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J Biol Chem. 2001 Oct 26;276(43):39959-67. Epub 2001 Aug 24.

The muscle-specific protein phosphatase PP1G/R(GL)(G(M))is essential for activation of glycogen synthase by exercise.

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Research Division, Joslin Diabetes Center and Harvard Medical School, Boston, MA 02215, USA.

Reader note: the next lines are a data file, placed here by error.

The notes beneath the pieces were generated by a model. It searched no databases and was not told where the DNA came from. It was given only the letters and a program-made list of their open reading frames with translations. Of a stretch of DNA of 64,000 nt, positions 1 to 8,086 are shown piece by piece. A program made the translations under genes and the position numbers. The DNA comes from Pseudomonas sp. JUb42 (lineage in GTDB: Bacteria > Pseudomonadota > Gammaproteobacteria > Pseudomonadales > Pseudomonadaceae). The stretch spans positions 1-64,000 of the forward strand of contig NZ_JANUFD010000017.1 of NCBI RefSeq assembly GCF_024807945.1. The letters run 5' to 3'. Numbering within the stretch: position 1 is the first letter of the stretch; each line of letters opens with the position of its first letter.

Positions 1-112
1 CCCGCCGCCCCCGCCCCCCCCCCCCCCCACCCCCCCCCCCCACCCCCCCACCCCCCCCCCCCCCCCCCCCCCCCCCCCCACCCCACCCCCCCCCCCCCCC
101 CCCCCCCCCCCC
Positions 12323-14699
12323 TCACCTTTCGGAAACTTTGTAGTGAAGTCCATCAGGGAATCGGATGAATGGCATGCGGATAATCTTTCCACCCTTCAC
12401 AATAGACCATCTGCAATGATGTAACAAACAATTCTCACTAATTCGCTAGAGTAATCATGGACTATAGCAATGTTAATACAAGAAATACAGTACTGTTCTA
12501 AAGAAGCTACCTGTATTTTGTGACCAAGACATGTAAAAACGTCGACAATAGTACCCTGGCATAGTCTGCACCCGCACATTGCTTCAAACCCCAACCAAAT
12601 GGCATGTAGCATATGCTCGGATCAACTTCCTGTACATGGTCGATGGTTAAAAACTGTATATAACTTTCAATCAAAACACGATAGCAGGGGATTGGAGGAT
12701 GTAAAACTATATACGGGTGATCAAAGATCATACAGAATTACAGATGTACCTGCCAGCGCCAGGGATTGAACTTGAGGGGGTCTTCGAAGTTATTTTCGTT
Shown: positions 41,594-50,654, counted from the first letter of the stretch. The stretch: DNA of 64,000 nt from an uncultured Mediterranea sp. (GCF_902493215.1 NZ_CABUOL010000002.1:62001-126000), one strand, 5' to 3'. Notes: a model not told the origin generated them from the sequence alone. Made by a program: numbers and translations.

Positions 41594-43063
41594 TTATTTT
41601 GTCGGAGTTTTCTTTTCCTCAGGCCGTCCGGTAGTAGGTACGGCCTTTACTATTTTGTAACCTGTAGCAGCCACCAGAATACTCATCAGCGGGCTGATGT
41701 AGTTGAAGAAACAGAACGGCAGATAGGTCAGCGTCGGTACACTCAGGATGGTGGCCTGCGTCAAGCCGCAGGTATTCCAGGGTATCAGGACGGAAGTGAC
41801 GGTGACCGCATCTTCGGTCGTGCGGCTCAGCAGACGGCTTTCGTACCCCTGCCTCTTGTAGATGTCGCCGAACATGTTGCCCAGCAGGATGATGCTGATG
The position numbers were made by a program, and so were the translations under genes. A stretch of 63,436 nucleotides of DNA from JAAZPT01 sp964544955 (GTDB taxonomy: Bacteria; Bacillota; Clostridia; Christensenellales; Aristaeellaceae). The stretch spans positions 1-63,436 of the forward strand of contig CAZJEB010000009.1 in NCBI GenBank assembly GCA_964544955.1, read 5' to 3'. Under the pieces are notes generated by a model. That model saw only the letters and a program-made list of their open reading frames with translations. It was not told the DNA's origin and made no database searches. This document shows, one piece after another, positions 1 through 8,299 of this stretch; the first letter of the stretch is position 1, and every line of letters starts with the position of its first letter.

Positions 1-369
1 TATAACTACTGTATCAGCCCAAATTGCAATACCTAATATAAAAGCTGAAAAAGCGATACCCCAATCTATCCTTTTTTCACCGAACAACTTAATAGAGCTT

In skeletal muscle both insulin and contractile activity are physiological stimuli for glycogen synthesis, which is thought to result in part from the dephosphorylation and activation of glycogen synthase (GS). PP1G/R(GL)(G(M)) is a glycogen/sarcoplasmic reticulum-associated type 1 phosphatase that was originally postulated to mediate insulin control of glycogen metabolism. However, we recently showed (Suzuki, Y., Lanner, C., Kim, J.-H., Vilardo, P. G., Zhang, H., Jie Yang, J., Cooper, L. D., Steele, M., Kennedy, A., Bock, C., Scrimgeour, A., Lawrence, J. C. Jr., L., and DePaoli-Roach, A. A. (2001) Mol. Cell. Biol. 21, 2683-2694) that insulin activates GS in muscle of R(GL)(G(M)) knockout (KO) mice similarly to the wild type (WT). To determine whether PP1G is involved in glycogen metabolism during muscle contractions, R(GL) KO and overexpressors (OE) were subjected to two models of contraction, in vivo treadmill running and in situ electrical stimulation. Both procedures resulted in a 2-fold increase in the GS -/+ glucose-6-P activity ratio in WT mice, but this response was completely absent in the KO mice. The KO mice, which also have a reduced GS activity associated with significantly reduced basal glycogen levels, exhibited impaired maximal exercise capacity, but contraction-induced activation of glucose transport was unaffected. The R(GL) OE mice are characterized by enhanced GS activity ratio and an approximately 3-4-fold increase in glycogen content in skeletal muscle. These animals were able to tolerate exercise normally. Stimulation of GS and glucose uptake following muscle contraction was not significantly different as compared with WT littermates. These results indicate that although PP1G/R(GL) is not necessary for activation of GS by insulin, it is essential for regulation of glycogen metabolism under basal conditions and in response to contractile activity, and may explain the reduced muscle glycogen content in the R(GL) KO mice, despite the normal insulin activation of GS.

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